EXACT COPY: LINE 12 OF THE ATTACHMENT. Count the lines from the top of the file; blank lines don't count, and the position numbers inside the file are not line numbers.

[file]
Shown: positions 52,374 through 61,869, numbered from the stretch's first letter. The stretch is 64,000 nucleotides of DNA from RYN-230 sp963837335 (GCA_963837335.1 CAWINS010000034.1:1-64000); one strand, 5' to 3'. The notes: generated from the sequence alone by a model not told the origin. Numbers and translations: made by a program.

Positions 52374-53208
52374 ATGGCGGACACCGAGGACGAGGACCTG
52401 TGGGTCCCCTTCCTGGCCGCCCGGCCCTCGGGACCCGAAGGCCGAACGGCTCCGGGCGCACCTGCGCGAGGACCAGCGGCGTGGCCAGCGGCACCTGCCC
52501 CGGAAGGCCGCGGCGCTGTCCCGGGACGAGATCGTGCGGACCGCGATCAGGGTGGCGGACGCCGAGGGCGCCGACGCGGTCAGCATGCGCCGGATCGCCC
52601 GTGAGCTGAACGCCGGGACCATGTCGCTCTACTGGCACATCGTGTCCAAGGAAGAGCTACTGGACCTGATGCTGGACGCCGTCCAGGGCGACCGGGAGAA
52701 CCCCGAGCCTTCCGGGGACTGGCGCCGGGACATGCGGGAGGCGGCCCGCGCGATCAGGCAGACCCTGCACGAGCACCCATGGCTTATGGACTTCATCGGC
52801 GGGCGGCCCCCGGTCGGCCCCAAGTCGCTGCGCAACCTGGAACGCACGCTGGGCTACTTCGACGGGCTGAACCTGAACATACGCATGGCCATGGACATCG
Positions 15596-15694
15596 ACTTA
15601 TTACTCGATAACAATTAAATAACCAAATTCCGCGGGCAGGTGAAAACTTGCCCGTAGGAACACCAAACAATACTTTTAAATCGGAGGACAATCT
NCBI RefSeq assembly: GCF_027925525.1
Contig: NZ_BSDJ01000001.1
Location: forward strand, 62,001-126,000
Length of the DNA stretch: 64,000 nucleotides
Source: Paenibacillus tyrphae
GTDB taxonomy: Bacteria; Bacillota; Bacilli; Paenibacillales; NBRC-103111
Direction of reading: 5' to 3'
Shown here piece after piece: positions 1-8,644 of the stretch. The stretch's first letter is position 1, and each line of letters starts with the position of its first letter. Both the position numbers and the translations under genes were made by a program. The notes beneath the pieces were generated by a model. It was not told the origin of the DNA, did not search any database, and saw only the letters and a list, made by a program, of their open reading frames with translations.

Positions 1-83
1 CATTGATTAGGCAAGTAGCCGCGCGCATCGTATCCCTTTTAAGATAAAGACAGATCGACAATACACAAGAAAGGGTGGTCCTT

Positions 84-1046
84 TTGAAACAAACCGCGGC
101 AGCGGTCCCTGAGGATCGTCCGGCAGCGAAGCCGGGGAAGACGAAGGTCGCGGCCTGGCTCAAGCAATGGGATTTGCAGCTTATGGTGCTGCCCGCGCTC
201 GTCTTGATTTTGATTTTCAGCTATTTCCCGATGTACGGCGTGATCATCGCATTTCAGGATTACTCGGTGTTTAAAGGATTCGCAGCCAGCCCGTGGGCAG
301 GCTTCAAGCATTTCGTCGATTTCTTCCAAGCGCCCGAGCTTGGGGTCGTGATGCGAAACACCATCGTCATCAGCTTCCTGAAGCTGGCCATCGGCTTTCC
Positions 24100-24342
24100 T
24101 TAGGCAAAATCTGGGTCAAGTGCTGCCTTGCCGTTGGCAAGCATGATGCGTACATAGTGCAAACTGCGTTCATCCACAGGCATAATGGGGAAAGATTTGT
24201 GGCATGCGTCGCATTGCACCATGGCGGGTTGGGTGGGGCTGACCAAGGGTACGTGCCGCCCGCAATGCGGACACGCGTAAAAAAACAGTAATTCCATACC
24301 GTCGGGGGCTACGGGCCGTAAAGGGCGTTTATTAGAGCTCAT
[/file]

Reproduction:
NCBI RefSeq assembly: GCF_027925525.1